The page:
The rotor and stators are enclosed in the
compressor case (fig, 6-16). Modern engines use
a case that is horizontally divided into upper and
lower halves. The halves are normally bolted
together with either dowel pins or fitted bolts.
These parts ensure proper alignment to each other
and in relation to other engine assemblies that bolt
to either end of the compressor case.
On some older engines, the case is a one-piece
cylinder open on both ends. The one-piece
compressor case is simpler to manufacture;
however, any repair or detailed inspection of the
compressor rotor is impossible. The engine must
be removed and taken to a shop where it can be
disassembled for repair or inspection of the
rotor or stators. On many split-case engines,
either the upper or lower case can be removed
for maintenance and inspection with the engine
The compressor case is usually made of
aluminum or steel. The material used will depend
on the engine manufacturer and the accessories
attached to the case. The compressor case may
have external connections made as part of the
case. These connections are normally used to
bleed air during starting and acceleration or at
Preceding the stators and the first stage of the
compressor rotor is a row of IGVs. The function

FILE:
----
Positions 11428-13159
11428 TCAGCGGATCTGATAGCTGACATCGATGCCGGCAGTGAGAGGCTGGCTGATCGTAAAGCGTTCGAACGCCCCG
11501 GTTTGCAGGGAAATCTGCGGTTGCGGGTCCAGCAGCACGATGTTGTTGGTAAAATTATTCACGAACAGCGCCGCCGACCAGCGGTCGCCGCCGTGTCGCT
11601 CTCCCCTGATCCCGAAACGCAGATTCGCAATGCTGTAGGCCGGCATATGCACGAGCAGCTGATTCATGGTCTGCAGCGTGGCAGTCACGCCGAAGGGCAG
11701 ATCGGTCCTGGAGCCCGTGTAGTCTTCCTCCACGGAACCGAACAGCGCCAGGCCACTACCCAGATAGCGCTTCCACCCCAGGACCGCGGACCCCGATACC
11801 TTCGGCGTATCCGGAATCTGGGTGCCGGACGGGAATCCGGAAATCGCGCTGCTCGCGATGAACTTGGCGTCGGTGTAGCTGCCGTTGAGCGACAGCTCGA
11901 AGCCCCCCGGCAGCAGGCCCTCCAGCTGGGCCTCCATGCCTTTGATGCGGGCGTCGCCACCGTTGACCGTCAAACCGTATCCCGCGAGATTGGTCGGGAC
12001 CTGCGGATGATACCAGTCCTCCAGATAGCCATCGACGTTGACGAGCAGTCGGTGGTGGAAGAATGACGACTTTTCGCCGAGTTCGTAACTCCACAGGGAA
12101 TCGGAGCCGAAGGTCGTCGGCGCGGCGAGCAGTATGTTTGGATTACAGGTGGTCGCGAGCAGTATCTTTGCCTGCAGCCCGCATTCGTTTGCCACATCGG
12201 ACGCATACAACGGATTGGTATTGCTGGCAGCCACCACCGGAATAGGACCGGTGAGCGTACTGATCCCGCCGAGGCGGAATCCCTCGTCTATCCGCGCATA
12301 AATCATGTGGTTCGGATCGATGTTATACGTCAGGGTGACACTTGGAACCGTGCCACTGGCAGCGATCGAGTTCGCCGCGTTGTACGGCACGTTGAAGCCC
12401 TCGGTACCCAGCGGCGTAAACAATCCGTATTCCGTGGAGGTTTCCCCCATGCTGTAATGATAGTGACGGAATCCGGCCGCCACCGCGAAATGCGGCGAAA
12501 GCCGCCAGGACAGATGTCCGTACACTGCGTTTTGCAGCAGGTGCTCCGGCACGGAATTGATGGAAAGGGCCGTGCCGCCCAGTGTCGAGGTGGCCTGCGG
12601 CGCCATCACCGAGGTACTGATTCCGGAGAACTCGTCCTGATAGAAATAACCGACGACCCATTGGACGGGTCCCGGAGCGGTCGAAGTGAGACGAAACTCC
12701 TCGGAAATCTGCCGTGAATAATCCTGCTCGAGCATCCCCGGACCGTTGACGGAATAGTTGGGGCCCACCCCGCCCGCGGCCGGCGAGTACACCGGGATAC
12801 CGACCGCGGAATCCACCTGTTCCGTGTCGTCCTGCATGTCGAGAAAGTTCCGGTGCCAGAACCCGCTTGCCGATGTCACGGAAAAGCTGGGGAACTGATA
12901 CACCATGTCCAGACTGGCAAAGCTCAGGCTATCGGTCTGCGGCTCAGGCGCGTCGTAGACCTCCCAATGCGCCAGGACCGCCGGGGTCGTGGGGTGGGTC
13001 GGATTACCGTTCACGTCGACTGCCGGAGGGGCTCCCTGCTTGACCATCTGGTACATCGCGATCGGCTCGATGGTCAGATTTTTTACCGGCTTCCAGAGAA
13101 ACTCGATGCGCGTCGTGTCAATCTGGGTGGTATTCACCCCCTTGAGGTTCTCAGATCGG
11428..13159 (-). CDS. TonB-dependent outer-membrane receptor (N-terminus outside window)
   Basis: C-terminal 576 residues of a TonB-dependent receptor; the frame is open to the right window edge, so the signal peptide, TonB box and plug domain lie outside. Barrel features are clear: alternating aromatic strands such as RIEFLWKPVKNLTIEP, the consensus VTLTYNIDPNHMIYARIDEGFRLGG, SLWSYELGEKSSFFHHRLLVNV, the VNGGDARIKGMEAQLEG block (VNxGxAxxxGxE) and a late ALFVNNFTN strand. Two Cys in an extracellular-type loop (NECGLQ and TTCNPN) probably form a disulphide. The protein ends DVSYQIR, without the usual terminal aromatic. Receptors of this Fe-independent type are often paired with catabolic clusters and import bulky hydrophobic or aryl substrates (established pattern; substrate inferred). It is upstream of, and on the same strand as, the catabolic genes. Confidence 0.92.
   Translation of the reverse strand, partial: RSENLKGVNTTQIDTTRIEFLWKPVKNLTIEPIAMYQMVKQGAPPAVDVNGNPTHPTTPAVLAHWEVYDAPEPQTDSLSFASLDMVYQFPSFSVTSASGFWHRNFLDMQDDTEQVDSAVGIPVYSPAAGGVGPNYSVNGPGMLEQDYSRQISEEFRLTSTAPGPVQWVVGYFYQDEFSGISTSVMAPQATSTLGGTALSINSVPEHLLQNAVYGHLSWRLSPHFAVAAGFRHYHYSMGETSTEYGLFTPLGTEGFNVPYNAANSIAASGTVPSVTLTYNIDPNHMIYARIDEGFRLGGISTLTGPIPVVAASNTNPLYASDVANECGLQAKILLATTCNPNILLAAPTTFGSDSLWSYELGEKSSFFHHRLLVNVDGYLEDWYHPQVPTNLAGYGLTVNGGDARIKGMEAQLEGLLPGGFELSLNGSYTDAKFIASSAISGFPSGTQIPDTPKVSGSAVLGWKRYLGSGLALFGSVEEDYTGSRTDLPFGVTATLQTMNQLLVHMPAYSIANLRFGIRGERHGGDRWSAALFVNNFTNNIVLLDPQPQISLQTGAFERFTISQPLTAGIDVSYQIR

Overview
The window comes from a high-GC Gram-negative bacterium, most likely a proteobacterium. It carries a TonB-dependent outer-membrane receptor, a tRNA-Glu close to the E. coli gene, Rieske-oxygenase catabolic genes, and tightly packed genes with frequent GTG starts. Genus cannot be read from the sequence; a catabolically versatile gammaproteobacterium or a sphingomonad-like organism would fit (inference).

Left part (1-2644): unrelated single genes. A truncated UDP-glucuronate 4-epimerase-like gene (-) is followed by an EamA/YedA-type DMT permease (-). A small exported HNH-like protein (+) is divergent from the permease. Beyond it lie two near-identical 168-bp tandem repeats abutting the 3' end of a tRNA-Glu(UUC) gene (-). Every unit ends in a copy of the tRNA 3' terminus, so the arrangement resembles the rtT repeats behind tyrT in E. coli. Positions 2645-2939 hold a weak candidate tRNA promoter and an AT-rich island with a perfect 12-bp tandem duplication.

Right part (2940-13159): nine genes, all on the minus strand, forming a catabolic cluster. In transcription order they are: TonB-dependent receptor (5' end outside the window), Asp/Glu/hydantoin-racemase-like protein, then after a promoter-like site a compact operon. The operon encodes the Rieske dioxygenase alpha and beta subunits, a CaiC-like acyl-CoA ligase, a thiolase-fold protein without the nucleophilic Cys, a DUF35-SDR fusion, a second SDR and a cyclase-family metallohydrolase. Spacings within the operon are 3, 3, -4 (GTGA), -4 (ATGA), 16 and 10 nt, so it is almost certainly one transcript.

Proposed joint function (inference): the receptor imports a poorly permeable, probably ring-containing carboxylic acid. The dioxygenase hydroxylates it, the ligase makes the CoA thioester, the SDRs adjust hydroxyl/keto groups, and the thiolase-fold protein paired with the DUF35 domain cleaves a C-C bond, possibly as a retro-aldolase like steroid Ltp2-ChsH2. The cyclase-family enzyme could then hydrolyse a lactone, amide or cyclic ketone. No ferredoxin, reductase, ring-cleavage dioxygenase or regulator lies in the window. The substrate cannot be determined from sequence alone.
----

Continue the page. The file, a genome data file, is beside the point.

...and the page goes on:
of the IGVs varies somewhat, depending on the
size of the engine and air-inlet construction. On
smaller engines, the air inlet is not totally in line
with the first stage of the rotor. The IGVs
straighten the airflow and direct it to the first-stage
rotor. On large engines, the IGVs can be moved
to direct the airflow at the proper angle to reduce
drag on the first-stage rotor.
Small and medium engines have stationary
stators. On large engines, the pitch of the vanes
on several stators can be changed. For example,
in the LM2500 engine (fig. 6-16) the first six
stators of the 16-stage rotor are variable,
Rotor blades (fig. 6-17) are usually made of
stainless or iron-based, super-strength alloys.
Methods of attaching the blades in the rotor
disk rims vary in different designs, but they
are commonly fitted into disks by either bulb
(fig. 6-17, view A) or fir-tree (fig. 6-17, view B)
type roots. The blades are then locked with grub
screws, peening, lockwires, pins, or keys.
The stator vanes project radially toward the
rotor axis and fit closely on either side of each
stage of the rotor. The stators have two functions.
They receive air from the air inlet duct or from
each preceding stage of the rotor and then deliver
the air to the next stage or to combustors
at a workable velocity and pressure. They also
control the direction of air to each rotor stage to
obtain the maximum compressor-blade efficiency.
The stator vanes are usually made of steel
with corrosion- and erosion-resistant qualities.
Frequently, the vanes are shrouded by a band of
suitable material to simplify the fastening
problem. The vanes are welded into the shrouds,
and the outer shrouds are secured to the inner wall
of the compressor case by retaining screws.
There are three types of combustion chambers:
(1) can type, (2) annular type, and (3) can-annular
type. The can-type chamber is used primarily on
Figure 6-17.Rotor blades.